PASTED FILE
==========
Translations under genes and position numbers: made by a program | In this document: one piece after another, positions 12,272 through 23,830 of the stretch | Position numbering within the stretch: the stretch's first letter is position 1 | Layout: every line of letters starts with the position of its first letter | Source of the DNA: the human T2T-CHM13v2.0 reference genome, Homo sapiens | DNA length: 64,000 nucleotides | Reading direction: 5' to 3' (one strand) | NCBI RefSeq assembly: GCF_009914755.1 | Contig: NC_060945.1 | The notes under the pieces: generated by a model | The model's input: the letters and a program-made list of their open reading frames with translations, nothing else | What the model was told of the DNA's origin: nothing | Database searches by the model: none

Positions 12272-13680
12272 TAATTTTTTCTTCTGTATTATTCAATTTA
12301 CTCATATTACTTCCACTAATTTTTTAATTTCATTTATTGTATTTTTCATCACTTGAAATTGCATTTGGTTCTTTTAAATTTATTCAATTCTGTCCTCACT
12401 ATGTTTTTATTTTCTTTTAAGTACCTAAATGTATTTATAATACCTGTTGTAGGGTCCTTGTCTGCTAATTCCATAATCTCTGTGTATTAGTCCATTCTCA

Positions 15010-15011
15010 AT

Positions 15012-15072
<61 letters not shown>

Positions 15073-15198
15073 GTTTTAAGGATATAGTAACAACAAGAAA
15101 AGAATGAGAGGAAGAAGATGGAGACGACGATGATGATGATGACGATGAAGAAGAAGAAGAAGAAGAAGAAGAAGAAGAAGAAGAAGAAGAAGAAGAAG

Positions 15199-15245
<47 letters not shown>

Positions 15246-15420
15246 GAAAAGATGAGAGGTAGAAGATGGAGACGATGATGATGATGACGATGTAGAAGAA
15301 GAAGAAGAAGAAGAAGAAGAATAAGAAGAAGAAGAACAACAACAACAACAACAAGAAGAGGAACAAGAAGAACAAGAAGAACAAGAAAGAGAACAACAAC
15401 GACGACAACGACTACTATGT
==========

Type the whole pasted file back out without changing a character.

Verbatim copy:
Translations under genes and position numbers: made by a program | In this document: one piece after another, positions 12,272 through 23,830 of the stretch | Position numbering within the stretch: the stretch's first letter is position 1 | Layout: every line of letters starts with the position of its first letter | Source of the DNA: the human T2T-CHM13v2.0 reference genome, Homo sapiens | DNA length: 64,000 nucleotides | Reading direction: 5' to 3' (one strand) | NCBI RefSeq assembly: GCF_009914755.1 | Contig: NC_060945.1 | The notes under the pieces: generated by a model | The model's input: the letters and a program-made list of their open reading frames with translations, nothing else | What the model was told of the DNA's origin: nothing | Database searches by the model: none

Positions 12272-13680
12272 TAATTTTTTCTTCTGTATTATTCAATTTA
12301 CTCATATTACTTCCACTAATTTTTTAATTTCATTTATTGTATTTTTCATCACTTGAAATTGCATTTGGTTCTTTTAAATTTATTCAATTCTGTCCTCACT
12401 ATGTTTTTATTTTCTTTTAAGTACCTAAATGTATTTATAATACCTGTTGTAGGGTCCTTGTCTGCTAATTCCATAATCTCTGTGTATTAGTCCATTCTCA

Positions 15010-15011
15010 AT

Positions 15012-15072
<61 letters not shown>

Positions 15073-15198
15073 GTTTTAAGGATATAGTAACAACAAGAAA
15101 AGAATGAGAGGAAGAAGATGGAGACGACGATGATGATGATGACGATGAAGAAGAAGAAGAAGAAGAAGAAGAAGAAGAAGAAGAAGAAGAAGAAGAAG

Positions 15199-15245
<47 letters not shown>

Positions 15246-15420
15246 GAAAAGATGAGAGGTAGAAGATGGAGACGATGATGATGATGACGATGTAGAAGAA
15301 GAAGAAGAAGAAGAAGAAGAATAAGAAGAAGAAGAACAACAACAACAACAACAAGAAGAGGAACAAGAAGAACAAGAAGAACAAGAAAGAGAACAACAAC
15401 GACGACAACGACTACTATGT